The gene therapy revolution is well underway. This relative newcomer to the world of medicine is getting much well-deserved attention, and scientists are optimistic at the promise of this powerful platform to deliver a new set of tools to treat tough-to-tackle disease.
While often referred to as a single technology, there are different approaches to gene therapy, including the type of cell modified, the vector and the delivery mechanism.
So how do they differ?
1. Type of Cell
The type of cell that is genetically modified plays a role in the success, durability and safety of gene therapy. It is now possible to introduce genes into liver cells, brain cells, muscle cells, T cells or blood stem cells. Hematopoietic (blood) stem cells, or HSCs, are particularly appealing because of their intrinsic ability to self-renew, which means that these cells serve as a repository of stem cells for the lifetime of the individual.
Gene-corrected HSCs can give rise to gene-corrected red blood cells, immune cells, and specialist cells like macrophages which disperse throughout multiple organ systems. Thus, correcting HSCs offers the potential to correct many different diseases and by crossing the blood-brain barrier, potentially correct certain neurodegenerative conditions.
While there are multiple methods of introducing genetic materials into cells that are being studied, the most well-studied and commonly used are viral vectors. Different types of viral vectors can be used to deliver a gene into the cell. Importantly, some vectors do not integrate into the genome of the cell, while others, such as the lentivirus vectors do integrate and can splice the new gene into the genome of the target cell. This means that if the corrected cell frequently divides, such as the case with HSCs, and the vector has integrated into the genome of the cell, then the new genetic information is passed on to the daughter cells. Ultimately, the new genetic material will be passed on with every cell division, thus creating a durable pool of genetically corrected cells.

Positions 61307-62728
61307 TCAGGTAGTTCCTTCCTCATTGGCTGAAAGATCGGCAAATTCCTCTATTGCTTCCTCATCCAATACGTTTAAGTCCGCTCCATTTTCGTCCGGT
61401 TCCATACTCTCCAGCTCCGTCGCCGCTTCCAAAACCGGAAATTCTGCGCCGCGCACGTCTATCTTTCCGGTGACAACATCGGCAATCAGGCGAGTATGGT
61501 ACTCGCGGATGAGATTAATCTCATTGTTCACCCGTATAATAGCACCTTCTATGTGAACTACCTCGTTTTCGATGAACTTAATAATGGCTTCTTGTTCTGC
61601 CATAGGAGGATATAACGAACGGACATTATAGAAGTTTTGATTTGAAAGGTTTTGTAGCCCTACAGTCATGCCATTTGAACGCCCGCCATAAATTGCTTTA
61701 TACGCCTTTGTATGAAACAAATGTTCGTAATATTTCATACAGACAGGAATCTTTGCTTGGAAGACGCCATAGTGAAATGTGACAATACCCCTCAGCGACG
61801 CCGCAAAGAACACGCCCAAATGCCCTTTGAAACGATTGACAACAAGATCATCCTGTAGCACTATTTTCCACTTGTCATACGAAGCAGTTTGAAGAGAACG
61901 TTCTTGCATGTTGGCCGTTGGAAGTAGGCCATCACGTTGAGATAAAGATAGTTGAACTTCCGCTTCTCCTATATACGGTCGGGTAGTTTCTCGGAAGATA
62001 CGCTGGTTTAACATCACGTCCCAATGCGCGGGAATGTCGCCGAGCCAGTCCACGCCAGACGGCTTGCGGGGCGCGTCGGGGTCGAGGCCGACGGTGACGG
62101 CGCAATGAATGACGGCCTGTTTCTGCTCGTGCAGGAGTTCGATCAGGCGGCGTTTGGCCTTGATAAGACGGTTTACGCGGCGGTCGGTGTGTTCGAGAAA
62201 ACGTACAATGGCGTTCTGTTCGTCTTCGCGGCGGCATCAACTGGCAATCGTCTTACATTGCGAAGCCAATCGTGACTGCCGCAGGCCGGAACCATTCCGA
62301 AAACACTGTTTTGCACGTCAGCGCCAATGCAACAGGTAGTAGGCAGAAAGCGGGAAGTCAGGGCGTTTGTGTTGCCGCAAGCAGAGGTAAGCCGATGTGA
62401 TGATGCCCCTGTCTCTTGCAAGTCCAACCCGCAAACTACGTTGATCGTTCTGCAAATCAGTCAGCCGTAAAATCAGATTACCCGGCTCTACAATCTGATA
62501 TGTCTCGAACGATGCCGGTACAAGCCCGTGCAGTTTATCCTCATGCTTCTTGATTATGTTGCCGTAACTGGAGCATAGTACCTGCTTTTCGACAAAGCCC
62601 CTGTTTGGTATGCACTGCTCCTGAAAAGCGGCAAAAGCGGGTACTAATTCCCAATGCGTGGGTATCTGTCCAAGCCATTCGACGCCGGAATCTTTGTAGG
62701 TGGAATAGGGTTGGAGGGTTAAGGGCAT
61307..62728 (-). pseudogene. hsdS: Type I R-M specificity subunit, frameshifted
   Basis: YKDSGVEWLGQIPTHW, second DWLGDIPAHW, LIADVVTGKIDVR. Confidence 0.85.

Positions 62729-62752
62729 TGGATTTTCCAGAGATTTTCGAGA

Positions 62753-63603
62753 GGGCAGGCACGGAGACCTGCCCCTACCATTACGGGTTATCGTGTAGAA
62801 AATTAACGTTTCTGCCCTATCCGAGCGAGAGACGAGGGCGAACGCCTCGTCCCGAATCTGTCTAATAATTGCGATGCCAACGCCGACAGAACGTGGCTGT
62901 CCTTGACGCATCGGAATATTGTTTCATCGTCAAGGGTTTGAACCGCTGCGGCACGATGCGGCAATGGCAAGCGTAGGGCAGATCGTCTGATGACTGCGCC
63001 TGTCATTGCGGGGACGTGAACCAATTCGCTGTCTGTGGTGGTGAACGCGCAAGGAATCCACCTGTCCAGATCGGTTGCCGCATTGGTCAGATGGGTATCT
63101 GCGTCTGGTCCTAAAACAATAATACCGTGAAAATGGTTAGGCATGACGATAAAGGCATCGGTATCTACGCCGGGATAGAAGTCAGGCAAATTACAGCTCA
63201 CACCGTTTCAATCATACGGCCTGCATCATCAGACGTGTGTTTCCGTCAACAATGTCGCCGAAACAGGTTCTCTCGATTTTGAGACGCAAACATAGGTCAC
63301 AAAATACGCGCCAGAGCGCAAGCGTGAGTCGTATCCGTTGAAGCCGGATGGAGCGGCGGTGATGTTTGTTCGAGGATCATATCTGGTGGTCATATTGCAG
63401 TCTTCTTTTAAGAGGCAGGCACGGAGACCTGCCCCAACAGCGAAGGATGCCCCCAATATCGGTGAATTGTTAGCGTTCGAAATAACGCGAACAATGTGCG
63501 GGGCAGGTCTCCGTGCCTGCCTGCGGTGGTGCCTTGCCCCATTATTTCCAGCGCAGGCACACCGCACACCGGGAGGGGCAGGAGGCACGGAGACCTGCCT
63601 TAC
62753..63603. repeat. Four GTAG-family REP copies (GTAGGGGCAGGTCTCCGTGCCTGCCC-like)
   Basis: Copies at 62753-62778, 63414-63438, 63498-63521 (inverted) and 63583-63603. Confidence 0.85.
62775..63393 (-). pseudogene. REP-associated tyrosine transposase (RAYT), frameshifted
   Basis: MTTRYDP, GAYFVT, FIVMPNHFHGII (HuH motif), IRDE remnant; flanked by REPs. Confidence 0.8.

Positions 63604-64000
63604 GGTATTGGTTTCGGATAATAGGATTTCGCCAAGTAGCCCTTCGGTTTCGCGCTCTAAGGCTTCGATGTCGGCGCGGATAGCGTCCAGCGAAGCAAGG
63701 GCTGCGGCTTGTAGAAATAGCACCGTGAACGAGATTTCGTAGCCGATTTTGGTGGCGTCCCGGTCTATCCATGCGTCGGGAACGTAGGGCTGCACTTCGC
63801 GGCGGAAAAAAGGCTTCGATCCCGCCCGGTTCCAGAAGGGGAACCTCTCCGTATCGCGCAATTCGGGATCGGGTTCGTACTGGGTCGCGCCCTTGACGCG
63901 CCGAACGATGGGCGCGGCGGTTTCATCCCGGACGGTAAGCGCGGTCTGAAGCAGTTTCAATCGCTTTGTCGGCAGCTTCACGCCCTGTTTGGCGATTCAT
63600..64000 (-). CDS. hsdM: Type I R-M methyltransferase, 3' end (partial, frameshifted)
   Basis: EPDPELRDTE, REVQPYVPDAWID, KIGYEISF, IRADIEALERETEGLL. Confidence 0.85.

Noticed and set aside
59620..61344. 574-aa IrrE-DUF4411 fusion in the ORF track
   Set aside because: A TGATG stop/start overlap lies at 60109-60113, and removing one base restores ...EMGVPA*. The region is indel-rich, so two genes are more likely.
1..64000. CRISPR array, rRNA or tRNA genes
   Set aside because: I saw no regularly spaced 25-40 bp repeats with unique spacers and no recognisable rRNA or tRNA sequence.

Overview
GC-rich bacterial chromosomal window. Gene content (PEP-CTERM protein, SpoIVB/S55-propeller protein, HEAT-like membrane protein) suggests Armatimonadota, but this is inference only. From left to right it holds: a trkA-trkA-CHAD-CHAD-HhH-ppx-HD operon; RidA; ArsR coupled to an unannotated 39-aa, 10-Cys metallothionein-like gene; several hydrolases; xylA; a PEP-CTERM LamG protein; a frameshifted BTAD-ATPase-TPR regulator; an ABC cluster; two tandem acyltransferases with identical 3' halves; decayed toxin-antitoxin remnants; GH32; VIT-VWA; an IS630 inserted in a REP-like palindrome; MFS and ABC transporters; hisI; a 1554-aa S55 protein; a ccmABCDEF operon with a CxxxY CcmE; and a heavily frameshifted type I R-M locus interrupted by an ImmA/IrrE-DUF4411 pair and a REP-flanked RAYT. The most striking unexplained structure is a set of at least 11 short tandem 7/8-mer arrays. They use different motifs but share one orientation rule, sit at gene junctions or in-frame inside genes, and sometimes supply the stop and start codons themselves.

Gene therapy researchers must also consider the best way to deliver a gene to a particular cell type. In some cases, a vehicle (usually a viral vector) will carry the therapeutic gene into the body to target and hopefully correct a specific cell type, perhaps an eye cell. This is called in vivo gene therapy — where the vector that carries the gene is given directly into the body. In some cases, the cell intended for correction — which are often blood cells — can be taken out of the body, modified or corrected with the gene of choice and then given back to the patient. This is called an ex vivo gene therapy.
How does ex vivo HSC gene therapy work?
Scientists begin by collecting and isolating a patient’s own HSCs, either from the bone marrow or from the bloodstream. Then they introduce a working copy of the missing or faulty gene into these cells using a viral vector. Finally, they return the gene-corrected cells back to the patient, where they can embed themselves in the bone marrow (engraftment). When the viral vector splices the new therapeutic (or working) gene into the HSCs’ genome, the cells can continuously pass the corrected gene on as they divide and differentiate.
A deep body of evidence has shown that HSC gene therapy can deliver potentially curative effects for children with rare genetic diseases, particularly neurometabolic conditions. Based on the success of this approach in rare disease, it will now be investigated for less-rare conditions with high unmet medical need, such as ALS and certain genetic subsets of frontotemporal dementia (FTD) and Crohn’s disease.
To learn more about the promising potential of HSC gene therapy, visit www.Orchard-tx.com.